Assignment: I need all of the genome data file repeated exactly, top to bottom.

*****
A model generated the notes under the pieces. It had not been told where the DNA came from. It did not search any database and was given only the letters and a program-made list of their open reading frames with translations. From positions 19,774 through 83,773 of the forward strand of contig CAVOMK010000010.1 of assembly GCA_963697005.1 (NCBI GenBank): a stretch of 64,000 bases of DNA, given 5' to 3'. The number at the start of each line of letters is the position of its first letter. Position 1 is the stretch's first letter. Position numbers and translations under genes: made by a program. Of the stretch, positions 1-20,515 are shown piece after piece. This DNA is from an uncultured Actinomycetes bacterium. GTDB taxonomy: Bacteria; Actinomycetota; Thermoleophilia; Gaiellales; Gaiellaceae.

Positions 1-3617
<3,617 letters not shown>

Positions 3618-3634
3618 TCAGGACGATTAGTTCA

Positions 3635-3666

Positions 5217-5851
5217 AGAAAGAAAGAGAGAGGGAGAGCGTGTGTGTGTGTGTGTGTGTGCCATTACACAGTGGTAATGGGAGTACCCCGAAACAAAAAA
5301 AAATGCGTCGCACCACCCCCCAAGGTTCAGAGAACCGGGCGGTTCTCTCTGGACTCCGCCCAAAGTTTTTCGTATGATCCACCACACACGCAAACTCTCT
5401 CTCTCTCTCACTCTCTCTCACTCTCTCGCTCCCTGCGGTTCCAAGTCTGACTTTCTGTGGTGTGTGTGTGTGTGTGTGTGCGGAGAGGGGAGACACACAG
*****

A model generated the notes under the pieces. It had not been told where the DNA came from. It did not search any database and was given only the letters and a program-made list of their open reading frames with translations. From positions 19,774 through 83,773 of the forward strand of contig CAVOMK010000010.1 of assembly GCA_963697005.1 (NCBI GenBank): a stretch of 64,000 bases of DNA, given 5' to 3'. The number at the start of each line of letters is the position of its first letter. Position 1 is the stretch's first letter. Position numbers and translations under genes: made by a program. Of the stretch, positions 1-20,515 are shown piece after piece. This DNA is from an uncultured Actinomycetes bacterium. GTDB taxonomy: Bacteria; Actinomycetota; Thermoleophilia; Gaiellales; Gaiellaceae.

Positions 1-3617
<3,617 letters not shown>

Positions 3618-3634
3618 TCAGGACGATTAGTTCA

Positions 3635-3666

Positions 5217-5851
5217 AGAAAGAAAGAGAGAGGGAGAGCGTGTGTGTGTGTGTGTGTGTGCCATTACACAGTGGTAATGGGAGTACCCCGAAACAAAAAA
5301 AAATGCGTCGCACCACCCCCCAAGGTTCAGAGAACCGGGCGGTTCTCTCTGGACTCCGCCCAAAGTTTTTCGTATGATCCACCACACACGCAAACTCTCT
5401 CTCTCTCTCACTCTCTCTCACTCTCTCGCTCCCTGCGGTTCCAAGTCTGACTTTCTGTGGTGTGTGTGTGTGTGTGTGTGCGGAGAGGGGAGACACACAG